This is the third part out of three in the series of articles about the cultural background of yoga. See the first part and the second. In this part, we’ll discuss the three Gunas and the Bhagavad Gita.
The Three Gunas
Nature (Prakriti), that is, the world of matter, is described by the Samkhya and even by the tradition summarized by Patanjali in the Yoga Sutras as we saw in Part B of this series. The author of the Bhagavad Gita is bound by three aspects or foundational qualities: Tamas, Rajas, and Satva. This is an important contribution of the yoga tradition and the Samkhya to Indian philosophy. These qualities differ to the extent to which desire and consciousness are blended in with them and they incorporate a hierarchy. From low to high, from gross to pure.
The Tamasic is the murky, the blind, the inert, the instinctive, and the passionate. Almost no organizing or restraining consciousness exists. The Rajasic is eager greediness, a desiring activity pursuing its own fruit. There is an organizing pattern and an ability to plan and restrain impulses for the sake of achieving complex goals. The Sattvic on the other hand is a state of quiet and clear awareness. It is attained by restraining activity and thinking motivated by desire. The Gunas are basic particles constituting the entire world of nature, perhaps similar to the elementary quantum of modern physics. It is important to keep in mind though, that Prakriti is much vaster than the field explored by the natural sciences and it also includes the human consciousness.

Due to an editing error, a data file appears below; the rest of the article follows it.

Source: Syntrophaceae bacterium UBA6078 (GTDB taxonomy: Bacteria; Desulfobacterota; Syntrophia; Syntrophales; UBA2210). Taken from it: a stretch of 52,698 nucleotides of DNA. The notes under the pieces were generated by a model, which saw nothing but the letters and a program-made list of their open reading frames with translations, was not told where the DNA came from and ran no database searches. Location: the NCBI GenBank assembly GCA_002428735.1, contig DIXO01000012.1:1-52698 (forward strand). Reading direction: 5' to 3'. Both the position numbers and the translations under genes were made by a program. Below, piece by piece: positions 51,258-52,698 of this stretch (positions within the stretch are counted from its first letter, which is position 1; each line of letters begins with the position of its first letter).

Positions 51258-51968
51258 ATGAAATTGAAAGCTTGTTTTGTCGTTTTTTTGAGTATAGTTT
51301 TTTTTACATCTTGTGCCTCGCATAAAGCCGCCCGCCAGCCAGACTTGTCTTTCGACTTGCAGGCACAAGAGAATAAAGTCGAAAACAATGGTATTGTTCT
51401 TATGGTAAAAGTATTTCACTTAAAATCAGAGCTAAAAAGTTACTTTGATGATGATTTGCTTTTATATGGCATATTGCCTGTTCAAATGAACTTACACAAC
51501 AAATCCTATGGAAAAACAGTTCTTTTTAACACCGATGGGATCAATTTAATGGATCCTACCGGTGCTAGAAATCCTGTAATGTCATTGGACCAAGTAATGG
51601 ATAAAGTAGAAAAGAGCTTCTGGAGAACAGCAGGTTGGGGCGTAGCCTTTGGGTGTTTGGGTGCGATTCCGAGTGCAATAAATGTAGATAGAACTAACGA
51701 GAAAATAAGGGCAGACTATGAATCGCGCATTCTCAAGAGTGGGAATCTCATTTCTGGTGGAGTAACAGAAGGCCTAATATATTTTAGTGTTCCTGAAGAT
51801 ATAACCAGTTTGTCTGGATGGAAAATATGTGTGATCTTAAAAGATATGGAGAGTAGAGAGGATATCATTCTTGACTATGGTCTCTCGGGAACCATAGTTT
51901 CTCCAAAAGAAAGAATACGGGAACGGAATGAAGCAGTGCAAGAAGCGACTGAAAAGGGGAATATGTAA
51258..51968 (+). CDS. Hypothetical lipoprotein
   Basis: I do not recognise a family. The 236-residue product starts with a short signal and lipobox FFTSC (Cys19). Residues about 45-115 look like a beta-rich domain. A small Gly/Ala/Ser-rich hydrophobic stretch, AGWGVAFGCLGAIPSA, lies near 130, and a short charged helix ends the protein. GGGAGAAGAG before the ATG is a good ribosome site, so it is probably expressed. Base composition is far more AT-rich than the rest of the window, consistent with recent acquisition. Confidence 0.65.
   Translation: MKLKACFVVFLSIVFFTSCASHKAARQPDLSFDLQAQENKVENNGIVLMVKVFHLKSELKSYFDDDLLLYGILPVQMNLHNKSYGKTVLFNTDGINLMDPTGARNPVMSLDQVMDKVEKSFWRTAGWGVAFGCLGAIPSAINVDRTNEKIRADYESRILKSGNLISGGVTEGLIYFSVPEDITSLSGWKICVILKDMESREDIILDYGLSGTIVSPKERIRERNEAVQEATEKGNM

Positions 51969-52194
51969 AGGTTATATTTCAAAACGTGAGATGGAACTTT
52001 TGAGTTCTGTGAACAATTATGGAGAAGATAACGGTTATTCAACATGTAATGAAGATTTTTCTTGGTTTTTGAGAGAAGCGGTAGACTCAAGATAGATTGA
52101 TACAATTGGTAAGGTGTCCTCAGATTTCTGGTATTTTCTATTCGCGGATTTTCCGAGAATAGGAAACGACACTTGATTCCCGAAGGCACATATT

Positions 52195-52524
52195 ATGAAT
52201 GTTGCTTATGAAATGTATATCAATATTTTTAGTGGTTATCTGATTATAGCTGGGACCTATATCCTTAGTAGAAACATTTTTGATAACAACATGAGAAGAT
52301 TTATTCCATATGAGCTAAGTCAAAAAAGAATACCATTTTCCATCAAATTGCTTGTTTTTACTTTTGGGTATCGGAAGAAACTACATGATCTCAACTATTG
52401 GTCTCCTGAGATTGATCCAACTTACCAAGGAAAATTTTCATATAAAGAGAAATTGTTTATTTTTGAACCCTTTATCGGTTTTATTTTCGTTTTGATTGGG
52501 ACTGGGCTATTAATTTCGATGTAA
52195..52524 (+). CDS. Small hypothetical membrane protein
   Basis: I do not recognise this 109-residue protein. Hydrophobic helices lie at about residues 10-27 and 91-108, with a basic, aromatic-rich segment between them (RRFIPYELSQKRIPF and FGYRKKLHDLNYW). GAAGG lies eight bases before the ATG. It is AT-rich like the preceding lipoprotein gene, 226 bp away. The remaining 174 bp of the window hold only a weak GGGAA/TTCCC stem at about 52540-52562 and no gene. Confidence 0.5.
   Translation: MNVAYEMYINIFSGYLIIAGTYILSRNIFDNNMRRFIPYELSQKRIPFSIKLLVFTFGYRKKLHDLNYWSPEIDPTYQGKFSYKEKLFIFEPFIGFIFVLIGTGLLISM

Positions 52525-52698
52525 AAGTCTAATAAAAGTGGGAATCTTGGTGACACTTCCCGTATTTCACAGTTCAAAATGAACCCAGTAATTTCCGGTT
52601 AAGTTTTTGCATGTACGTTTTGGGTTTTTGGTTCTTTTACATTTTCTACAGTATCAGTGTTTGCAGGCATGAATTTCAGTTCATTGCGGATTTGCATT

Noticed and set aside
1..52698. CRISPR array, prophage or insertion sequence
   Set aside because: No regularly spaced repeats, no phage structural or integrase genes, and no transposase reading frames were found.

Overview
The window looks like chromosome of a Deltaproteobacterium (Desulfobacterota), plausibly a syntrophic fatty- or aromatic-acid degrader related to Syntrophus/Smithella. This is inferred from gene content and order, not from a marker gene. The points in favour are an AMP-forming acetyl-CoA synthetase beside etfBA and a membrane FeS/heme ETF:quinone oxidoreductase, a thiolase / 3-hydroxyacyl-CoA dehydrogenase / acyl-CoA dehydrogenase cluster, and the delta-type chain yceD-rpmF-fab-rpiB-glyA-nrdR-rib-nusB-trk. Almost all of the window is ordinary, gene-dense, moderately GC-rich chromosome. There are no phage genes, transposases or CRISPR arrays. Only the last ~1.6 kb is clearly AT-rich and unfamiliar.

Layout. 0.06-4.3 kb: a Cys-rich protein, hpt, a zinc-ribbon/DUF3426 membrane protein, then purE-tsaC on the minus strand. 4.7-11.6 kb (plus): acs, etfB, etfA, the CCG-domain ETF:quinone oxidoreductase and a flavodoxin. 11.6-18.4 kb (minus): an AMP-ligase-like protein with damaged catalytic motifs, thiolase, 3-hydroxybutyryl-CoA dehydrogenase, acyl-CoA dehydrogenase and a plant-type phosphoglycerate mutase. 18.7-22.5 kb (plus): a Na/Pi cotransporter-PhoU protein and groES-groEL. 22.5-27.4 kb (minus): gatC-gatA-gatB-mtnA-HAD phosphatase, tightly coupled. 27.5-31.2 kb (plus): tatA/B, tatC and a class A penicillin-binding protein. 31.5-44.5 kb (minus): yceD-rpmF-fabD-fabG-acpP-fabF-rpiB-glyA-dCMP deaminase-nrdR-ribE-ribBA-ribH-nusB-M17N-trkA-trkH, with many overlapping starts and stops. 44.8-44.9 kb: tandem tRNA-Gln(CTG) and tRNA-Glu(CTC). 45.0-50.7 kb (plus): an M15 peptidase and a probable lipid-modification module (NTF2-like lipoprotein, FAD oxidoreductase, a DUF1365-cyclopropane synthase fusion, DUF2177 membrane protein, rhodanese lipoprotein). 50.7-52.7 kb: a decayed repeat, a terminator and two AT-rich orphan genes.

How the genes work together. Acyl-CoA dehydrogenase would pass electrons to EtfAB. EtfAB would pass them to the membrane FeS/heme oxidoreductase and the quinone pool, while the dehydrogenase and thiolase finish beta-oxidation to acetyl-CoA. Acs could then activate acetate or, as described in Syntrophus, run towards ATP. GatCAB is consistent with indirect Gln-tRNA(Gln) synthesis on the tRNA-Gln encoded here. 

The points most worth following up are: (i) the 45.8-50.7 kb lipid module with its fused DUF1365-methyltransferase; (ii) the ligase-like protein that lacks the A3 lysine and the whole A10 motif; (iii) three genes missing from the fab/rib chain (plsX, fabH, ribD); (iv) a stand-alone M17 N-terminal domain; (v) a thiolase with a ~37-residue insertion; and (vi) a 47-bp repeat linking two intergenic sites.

According to the Samkhya and the Yoga Sutras, the yogi’s purpose is to achieve the sattvic state. When one achieves it, one’s sight becomes clear and he or she is not misled by illusions. Having said that, the sattvic quality is only a distillation of nature, the purifying of matter into a fine all-encompassing noble being. However, in the Bhagavad Gita, Krishna presents himself as being above the Gunas; a being that exists beyond the material world, with whom one can connect if one’s abandons all his illusions and selfish attachments. Furthermore, Krishna’s divinity exists in matter itself, it dwells in nature in countless forms and essences. There is nothing the divine is not a part of. Krishna is the sacrifice, the one who makes the offering and the consuming fire. He is the knowledge and the knower.
Juan Mascaró in his book The Bhagavad Gita writes that a composer, like Beethoven, could have composed the story of the Gita. This could have been a wonderful symphony. In the beginning, there would have been sounds of a war about to break and of a desperate soul about to abandon the battle, tempted to quit the fulfillment of his Dharma. The soul fears death: the death of desires and lusts. It is also afraid of the death of the body. Then, in chapter two we would hear an eternal sound saying that in fact, we are all immortal.
Then there is a call to action, an eternal action – Karma yoga – an act of selfless service, not for personal gain. This is followed by sounds of eternal silence, this is a vision of knowledge and wisdom – Jnana yoga. As a counterpart to these harmonies, a gentle sound of love emerges. The god receives an offering of love served with a pure heart – Bhakti yoga.